Black Skimmer

One of the perks of my summer job is its proximity to the ocean. Since I live in Indiana, having the opportunity to go to the beach after work and on weekends is a real treat! Whenever I go, there are always lots of families. The parents soak up the sun’s rays while their children build sandcastles, collect shells, and play in the waves.

Nearby, there are other families tending to their young and caring for their homes. During one of my weekend jaunts, the Black Skimmers I captured in this photo were putting the final touches on their depression in the sand, while they were battling another couple for that prime nesting location. Dozens of other Skimmer pairs were likewise perfecting their indentations just a few feet away.

If I wait around long enough, I typically see Skimmers whenever I go to the beach. Their behavior makes them difficult to miss. A Skimmer will fly just barely above the ocean’s surface, with its bill open like a pair of scissors and the lower mandible slicing through the water. Viewed from the front, the bill is razor thin at the tip and widens at the base. The lower mandible is noticeably longer than the upper mandible, and it gives one the impression that the bird is suffering from some sort of injury, defect, or mutation to its bill. But that bill design serves an important purpose: the lower mandible acts as a sort of scoop and sieve, while the upper mandible acts as a trap door that slams shut as soon as a fish is scooped into the lower mandible.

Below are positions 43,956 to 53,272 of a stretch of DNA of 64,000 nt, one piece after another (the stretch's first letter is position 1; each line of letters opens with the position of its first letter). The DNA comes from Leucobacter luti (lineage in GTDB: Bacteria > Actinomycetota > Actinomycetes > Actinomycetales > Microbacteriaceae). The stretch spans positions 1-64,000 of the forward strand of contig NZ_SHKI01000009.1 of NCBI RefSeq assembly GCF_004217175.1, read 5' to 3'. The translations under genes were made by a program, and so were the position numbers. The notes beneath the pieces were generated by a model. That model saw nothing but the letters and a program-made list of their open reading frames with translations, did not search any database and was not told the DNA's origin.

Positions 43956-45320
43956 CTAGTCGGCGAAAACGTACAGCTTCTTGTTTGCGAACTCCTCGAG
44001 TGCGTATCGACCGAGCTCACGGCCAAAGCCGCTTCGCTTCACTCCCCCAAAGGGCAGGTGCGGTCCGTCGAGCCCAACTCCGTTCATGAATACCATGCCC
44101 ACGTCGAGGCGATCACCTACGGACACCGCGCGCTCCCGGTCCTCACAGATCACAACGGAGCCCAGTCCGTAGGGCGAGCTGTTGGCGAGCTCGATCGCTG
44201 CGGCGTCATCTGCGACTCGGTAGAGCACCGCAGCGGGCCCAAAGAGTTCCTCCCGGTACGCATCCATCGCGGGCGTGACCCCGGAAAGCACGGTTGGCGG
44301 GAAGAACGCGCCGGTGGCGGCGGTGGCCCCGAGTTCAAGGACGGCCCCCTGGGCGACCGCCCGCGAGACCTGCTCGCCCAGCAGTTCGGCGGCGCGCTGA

I have very few photos of Skimmers, mostly because I have a point-and-shoot camera that is not designed for moving subjects. Most Skimmers that I see are skimming, not standing, and since they fly quite fast and are at the water’s surface, it is rare that my camera can focus on the bird. On this day, however, the Skimmers were happily spending time on the beach making their nest perfect for their soon-to-be clutch.

Cornell posted a fantastic video of Black Skimmer chicks begging their parents for food. In the video you’ll note that the upper and lower mandibles of the chicks are about the same size. As the chicks get older, the length of the lower mandible will quickly surpass that of the upper mandible so that the chicks will be able to skim for and catch their own fish more efficiently. The video can be seen here:


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